Preferably section 31 of the lid serves two purposes. First, section 31 provides a top which encloses the reservoir 23 (and enclose the pad 25 in one embodiment). Second, section 31 may be used to mount the test panel assembly 10 in an automated microbiological testing system (not shown). The protruding section 31 may be adapted to insert into panel carriers (not shown) of the automated microbiological testing system so that the test panel assembly 10 is supported therein. As will be appreciated by one skilled in the art, other means of mounting or connecting the test panel assembly 10 to an automated microbiological testing system can be used. For example, flanges, locking pins, mounting hooks, etc., can be used for this purpose.
As discussed above, the chassis-base subassembly is press-fit together. With regard to the lid 11, the perimeter of the lid 11 is pressed into a grove around the perimeter of the base 13 and ultrasonically welded to the base 13 to form an air-tight seal. Of course other methods of assembling the chassis-base subassembly and lid can be used as will be appreciated by one skilled in the art. When the lid 11 is connected, the planer surface 36 of the lid 11 provides a cover over the test wells 14. Preferably, the lid 11 is made of a transparent or translucent material to allow light from the testing apparatus to pass therethrough.
The test panel assembly 10 also includes a panel label (not shown). The panel label can be used to provide a technician, for example, with information related to a particular test panel assembly 10. Additionally, panel labels may be used to identify the complete manufacturing history of the particular test panel assembly 10, to provide information related to the test panel assembly type, and to provide a unique sequence number for identification purposes. In one preferred embodiment the panel label is in a barcode format. The barcode label can be provided in Code 128, numeric format or any other suitable barcode format.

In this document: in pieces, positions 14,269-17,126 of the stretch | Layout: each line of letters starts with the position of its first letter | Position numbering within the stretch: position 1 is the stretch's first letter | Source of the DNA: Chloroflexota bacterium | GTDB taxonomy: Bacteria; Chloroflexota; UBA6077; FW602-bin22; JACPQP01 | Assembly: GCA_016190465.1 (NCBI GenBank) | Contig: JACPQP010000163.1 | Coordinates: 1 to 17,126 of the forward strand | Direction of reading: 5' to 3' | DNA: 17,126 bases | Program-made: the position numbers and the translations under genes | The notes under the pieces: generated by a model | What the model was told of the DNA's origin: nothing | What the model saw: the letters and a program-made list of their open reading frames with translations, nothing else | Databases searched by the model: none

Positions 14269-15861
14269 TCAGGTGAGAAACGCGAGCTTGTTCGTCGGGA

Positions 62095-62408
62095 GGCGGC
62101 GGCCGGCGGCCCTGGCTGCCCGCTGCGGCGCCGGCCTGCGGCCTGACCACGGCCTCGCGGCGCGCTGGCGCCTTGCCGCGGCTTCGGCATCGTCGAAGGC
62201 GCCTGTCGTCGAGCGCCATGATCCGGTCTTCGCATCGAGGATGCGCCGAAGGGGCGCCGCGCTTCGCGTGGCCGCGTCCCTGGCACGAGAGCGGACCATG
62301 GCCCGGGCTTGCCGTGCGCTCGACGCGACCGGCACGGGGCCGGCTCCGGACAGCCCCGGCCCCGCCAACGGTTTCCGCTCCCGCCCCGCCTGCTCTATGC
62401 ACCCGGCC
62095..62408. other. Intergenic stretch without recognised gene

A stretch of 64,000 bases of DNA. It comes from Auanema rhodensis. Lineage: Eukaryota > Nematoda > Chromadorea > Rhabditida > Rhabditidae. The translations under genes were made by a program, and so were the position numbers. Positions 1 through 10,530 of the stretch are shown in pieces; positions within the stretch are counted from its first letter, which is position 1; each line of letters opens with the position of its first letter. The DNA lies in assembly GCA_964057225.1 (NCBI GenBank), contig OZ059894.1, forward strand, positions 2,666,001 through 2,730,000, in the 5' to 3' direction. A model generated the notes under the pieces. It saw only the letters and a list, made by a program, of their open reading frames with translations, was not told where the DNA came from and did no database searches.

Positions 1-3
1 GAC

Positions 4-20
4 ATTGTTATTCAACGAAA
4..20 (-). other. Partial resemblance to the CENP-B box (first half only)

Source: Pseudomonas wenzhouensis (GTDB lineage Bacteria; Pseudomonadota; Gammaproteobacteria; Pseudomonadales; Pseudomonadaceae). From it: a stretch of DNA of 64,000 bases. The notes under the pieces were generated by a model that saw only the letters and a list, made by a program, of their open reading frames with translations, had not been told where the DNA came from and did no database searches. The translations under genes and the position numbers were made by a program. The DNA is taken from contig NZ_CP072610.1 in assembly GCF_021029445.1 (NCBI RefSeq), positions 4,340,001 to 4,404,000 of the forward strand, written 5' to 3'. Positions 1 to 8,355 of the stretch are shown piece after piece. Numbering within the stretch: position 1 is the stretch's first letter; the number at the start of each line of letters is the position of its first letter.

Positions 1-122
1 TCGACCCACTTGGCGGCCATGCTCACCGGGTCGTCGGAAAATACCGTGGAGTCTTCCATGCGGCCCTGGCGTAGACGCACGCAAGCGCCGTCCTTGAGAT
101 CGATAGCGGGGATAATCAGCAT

In practice, the test wells 14 of the test panel assembly 10 are inoculated with a broth-suspended microorganism so that reactions can take place. For example, one inocula could be used for ID testing, while another inocula could be used for AST testing, or the same inocula may be used in both sides of the test panel.
To inoculate the test panel assembly 10, the test panel assembly 10 is inclined with respect to the horizontal plane such that the fill ports 33 are elevated. The test panel assembly 10 should be inclined at an angle between 5-45 degrees from the horizontal to ensure proper fill of each test well 14. Preferably, the angle of inclination should be between 20-25 degrees. Separate or the same inocula are added manually to the respective fill ports 33, which cause the respective chambers 21 to fill. The inocula enter the serpentine passageways 19 via the opening 20. Each test well 14 in the ID section 29 and the AST section 30 is inoculated as the inoculum flows down the serpentine passageways 19, toward the reservoir 23 and the pad 25. Gravity drives the inocula through the test panel assembly 10 filling all of the test wells 14 as the liquid front progresses. Excess inoculum flows past the test wells 14 into the reservoir 23 (and is absorbed by the pad 25 in one embodiment). This leaves each filled test well 14 isolated from its neighbors.
The relatively larger height of the test wells to the width of the test wells, as well as the surface tension of the inoculum, prevents the inoculum from escaping once each test well 14 has been filled. The height-width ratio should be at least two-to-one. This also permits the cups 27 of the base 13 to be coated with a dried drug or substrate without cross-talk problems during fill.
After the main flow of inoculum passes the test wells 14, the film of inoculum left on the passage walls 18 of the serpentine passages 19 may attempt to gather into droplets and pool above the filled test wells. If this were to happen, contamination between adjacent test wells 14, or dilution of the test wells could occur. However, this is prevented by the drain gap 35, which wicks this excess inoculum toward the pad 25.